As of awhile ago, Overlord disable the comments section of his blog, which was rapidly descending into a firestorm of critique and name calling that went above and beyond the usual trolling.  Probably a smart move on his part.  But me…well, I think there is a worthy discussion to be had.  Please add your two cents in, and feel free (you fellow bloggers) to weigh in on the discussion in your own realms as well, I’ll be sure to link them here.

For my part, I find the argument separating the tank aces themselves from atrocities committed by their respective armies and countries pretty compelling.  I’m also not convinced that when one says “Michael Wittmann” it immediately conjures up images of war crimes or the holocaust.  He was simply a good tank commander.

On the other hand, I am not Jewish, nor am I from Europe, or in particular from Russia or any of the other former states of the USSR.  So while I am not personally touched or haunted by this, I can see that it would be possible that others were and are.  And I supposed you could just chalk this up to good PR or marketing for Wargaming.  After all, its a small, non-mechanical change to their game that has the potential to garner it more attention and acceptance in the European community, which is arguably a bigger market for them than us here in the US.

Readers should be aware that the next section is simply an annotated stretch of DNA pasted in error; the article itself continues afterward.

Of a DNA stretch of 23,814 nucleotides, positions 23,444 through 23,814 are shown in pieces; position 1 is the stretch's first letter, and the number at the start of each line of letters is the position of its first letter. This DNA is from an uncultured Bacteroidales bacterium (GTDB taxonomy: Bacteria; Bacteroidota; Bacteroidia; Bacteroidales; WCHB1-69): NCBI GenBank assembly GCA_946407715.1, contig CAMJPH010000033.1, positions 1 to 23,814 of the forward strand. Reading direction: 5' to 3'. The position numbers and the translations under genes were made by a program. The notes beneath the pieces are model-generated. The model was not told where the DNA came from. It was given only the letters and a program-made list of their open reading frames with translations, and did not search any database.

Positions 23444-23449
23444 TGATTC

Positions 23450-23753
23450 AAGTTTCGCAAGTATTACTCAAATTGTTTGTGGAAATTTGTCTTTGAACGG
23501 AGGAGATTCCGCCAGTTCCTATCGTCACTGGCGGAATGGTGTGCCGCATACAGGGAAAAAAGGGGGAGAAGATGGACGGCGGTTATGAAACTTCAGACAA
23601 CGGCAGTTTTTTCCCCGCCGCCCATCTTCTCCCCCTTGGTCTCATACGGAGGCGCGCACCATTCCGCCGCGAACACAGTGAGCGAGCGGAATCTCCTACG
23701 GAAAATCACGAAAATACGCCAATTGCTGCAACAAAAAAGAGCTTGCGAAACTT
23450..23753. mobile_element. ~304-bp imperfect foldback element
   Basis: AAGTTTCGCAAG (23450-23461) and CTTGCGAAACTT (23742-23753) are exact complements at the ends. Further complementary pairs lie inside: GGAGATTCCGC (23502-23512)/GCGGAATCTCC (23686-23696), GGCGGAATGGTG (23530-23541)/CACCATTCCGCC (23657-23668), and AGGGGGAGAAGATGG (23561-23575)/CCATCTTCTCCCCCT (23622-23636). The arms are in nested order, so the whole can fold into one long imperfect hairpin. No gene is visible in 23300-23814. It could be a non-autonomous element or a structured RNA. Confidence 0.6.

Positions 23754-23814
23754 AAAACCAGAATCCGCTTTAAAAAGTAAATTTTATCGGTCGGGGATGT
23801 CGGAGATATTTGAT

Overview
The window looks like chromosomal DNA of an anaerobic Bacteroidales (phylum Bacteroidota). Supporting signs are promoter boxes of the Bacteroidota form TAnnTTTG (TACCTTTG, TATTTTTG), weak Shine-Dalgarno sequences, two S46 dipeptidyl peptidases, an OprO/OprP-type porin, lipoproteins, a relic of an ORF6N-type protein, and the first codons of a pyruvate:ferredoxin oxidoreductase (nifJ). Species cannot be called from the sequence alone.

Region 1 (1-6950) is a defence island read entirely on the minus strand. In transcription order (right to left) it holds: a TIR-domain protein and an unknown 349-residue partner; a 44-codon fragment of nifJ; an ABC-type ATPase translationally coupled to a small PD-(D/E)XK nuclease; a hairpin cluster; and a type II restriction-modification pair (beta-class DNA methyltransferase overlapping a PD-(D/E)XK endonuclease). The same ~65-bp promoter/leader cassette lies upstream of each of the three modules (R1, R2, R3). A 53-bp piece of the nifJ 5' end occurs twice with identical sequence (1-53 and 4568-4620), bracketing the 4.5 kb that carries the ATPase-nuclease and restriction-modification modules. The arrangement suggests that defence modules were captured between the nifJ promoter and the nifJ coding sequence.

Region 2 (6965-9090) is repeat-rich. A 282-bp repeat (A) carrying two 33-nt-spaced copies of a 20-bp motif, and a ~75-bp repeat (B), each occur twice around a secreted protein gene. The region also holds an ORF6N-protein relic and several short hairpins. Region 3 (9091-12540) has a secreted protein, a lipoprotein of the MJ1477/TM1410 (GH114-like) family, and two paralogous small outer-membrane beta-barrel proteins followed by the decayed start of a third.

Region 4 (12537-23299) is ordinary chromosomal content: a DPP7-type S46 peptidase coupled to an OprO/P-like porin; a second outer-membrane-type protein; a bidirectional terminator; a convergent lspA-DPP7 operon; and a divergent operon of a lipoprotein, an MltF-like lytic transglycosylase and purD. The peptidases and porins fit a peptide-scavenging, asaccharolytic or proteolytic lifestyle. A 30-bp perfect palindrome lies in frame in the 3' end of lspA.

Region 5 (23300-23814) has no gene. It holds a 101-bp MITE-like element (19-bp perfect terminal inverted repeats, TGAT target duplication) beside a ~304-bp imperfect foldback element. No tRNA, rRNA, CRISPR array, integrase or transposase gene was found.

Your thoughts?

Advertisements

8 thoughts on “Real Life Controversy Boils Up In MMO Update

  1. Wittmann had to go.

    If you are going to have a policy of no glorification of national socialism, you can’t start waffling about who in the SS was a “real” Nazi and who was not. The SS was declared to be a criminal organization in whole at Nuremberg. There were no “good” SS men versus “bad” among those who volunteered for it. (If you were a late war conscript, you might be excused.) There was plenty of movement of personnel between the branches, enough to remove any idea that the Waffen SS was somehow distinct from the rest of the SS.

    I am surprised that a Russian company let this sort of thing go in the first place. If any nation after Israel and Poland should be holding a grudge, it is Russia.

    That said, there is certainly room for discussion in the study of Nazi Germany as to levels of commitment to national socialism. You can find true believers and opportunists who just needed a job and thought the party would give them a leg up in the ranks. Though how much that matters is up for debate as well. Eichmann joined the SS because it seemed like a good career move rather than out of any political conviction, yet he became one of the main architects of the Holocaust. Does that make him better or worse than a true believer?